König somehow got a fresh and penetrating performance of the Schubert Unfinished out of the Milwaukee musicians. The performance had lyricism, high drama, a touch of tragedy—and, above all, sincerity. Until Friday, I had thought that sincerity in the Schubert Unfinished was a thing of the past, having died with Bruno Walter.
The concert concluded with Liszt’s Hungarian Rhapsody No. 2. On paper, it seemed odd to follow the Schubert Unfinished with the colorful and once-popular Liszt piece, but in practice it worked perfectly fine. A flashy mixture of gypsy lament and wanton display of exuberance, the Hungarian Rhapsody in König’s hands sounded more interesting and appealing than it genuinely is. The Liszt was the one work on the program in which König engaged in bold exaggeration of color and tempo (as well as some podium theatrics)—and I did not object. If the Liszt is not made for exaggeration and the exhibition of flair, no piece is.
König is one of three young German conductors projected to take the world by storm over the next ten years. I hope we get to hear him in the Twin Cities as often as possible.
In Germany, König has been asked the question why Germany produces such excellent conductors while the U.S. does not. König’s answer was a diplomatic one: he attributed German success to the superiority and depth of German musical training.
Myself, I am not at all convinced that different musical training methods account for the difference (although, in my particular field, the German/American training differential is staggering, but weighted in our favor: American lawyers receive training 1000 times better than German lawyers, who, by American standards, are not considered even to be educated).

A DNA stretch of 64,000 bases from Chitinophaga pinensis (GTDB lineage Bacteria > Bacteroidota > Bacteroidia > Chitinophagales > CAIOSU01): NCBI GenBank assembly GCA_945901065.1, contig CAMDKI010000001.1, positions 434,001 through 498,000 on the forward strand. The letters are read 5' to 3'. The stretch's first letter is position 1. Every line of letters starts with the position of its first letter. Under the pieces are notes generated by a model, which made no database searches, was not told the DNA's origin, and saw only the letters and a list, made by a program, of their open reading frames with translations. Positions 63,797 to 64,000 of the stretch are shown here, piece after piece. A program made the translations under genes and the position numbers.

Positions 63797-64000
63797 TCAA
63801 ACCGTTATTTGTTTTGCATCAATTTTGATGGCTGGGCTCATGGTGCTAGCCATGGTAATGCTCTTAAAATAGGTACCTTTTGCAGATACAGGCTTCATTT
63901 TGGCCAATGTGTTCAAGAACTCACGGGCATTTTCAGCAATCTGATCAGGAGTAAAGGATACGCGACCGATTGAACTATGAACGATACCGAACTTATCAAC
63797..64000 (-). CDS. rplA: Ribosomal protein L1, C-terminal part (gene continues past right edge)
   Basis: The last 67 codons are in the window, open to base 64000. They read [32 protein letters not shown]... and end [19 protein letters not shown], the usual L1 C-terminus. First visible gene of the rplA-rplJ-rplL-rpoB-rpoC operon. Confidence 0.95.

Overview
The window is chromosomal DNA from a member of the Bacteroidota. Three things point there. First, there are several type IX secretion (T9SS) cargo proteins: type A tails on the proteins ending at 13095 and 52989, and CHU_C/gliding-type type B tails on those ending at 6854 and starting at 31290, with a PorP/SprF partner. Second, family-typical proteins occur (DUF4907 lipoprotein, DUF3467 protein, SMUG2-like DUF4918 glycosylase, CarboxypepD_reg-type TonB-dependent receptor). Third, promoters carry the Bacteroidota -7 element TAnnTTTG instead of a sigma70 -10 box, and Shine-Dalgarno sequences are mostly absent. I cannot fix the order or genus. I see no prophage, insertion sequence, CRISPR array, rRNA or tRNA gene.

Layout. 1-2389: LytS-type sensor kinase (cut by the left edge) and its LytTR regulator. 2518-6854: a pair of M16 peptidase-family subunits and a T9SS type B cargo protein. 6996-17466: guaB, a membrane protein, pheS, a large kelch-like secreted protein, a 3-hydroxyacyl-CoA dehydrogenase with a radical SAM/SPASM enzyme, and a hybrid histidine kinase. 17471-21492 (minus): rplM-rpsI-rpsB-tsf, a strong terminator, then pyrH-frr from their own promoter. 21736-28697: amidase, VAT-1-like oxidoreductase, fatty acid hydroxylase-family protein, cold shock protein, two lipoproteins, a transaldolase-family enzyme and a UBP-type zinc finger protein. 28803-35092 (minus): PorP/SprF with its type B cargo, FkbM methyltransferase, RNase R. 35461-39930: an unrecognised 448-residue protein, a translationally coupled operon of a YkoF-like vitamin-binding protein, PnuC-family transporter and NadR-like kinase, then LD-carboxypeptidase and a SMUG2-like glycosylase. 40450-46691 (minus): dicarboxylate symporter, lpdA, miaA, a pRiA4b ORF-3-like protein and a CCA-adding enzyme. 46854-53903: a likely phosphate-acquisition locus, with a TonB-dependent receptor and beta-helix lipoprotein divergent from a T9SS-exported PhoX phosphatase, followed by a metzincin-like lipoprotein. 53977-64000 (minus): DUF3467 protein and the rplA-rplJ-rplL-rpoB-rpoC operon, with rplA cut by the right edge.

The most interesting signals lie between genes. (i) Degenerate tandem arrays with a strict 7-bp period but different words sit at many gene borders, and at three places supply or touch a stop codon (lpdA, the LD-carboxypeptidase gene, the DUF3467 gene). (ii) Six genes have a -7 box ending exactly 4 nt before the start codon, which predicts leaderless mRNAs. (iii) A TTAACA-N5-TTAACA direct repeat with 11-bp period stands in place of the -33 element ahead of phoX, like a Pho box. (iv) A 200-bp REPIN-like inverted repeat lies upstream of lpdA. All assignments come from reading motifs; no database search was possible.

Germans have different national characteristics than Americans. Music and poetry run through their blood more deeply than ours—and, as a people, they respond more deeply to music and poetry than we do. Americans tend to prefer lightness and humor and grace, and often find typical German characteristics ponderous and inflexible.
Germans thrive on order and predictability and stability, as well as clear demarcations of authority. Americans more highly prize openness and candor and adaptability, and possess a deep and abiding natural distrust of authority (certainly not a trait exhibited by Germans).
I believe the difference between Germans and Americans may be summed up in one sentence: The German national poet is Goethe while the American national poet is Whitman. Within that statement is rooted a multitude of thorny and complex national differences.
No one can deny that Goethe is superior to Whitman, just as no one can deny that German conductors, as a class, are superior to American conductors. König, in my estimation, is destined to join the long lineage of great German conductors, a lineage that may be traced back to the mid-19th Century.
The Milwaukee Symphony is not a distinguished orchestra. It is a second-rate ensemble, more second-rate than I had expected. The string section is not good. The principal winds are weak. The brass section lacks finesse. The orchestra has an undernourished, unsophisticated sound.
The Milwaukee Symphony would rank at or near the bottom of America’s top twenty ensembles, probably vying with Seattle and Utah for last place. With respect to European orchestras, two comparisons are particularly apt: the Oslo Philharmonic, Scandinavia’s finest ensemble, which is slightly better than the Milwaukee Symphony; and the Orchestre de Paris, France’s finest ensemble, which is slightly worse.
Under a less fine conductor, the program we heard would, I fear, have been a bumpy one. Yet König kept the entire Milwaukee audience captivated and enthralled for two hours. His was an act of alchemy.
The audience realized it was hearing something special. One could feel the concentration—and jolts of electricity—in the hall.
After each of the four programmed works, the conductor’s reception was rapturous.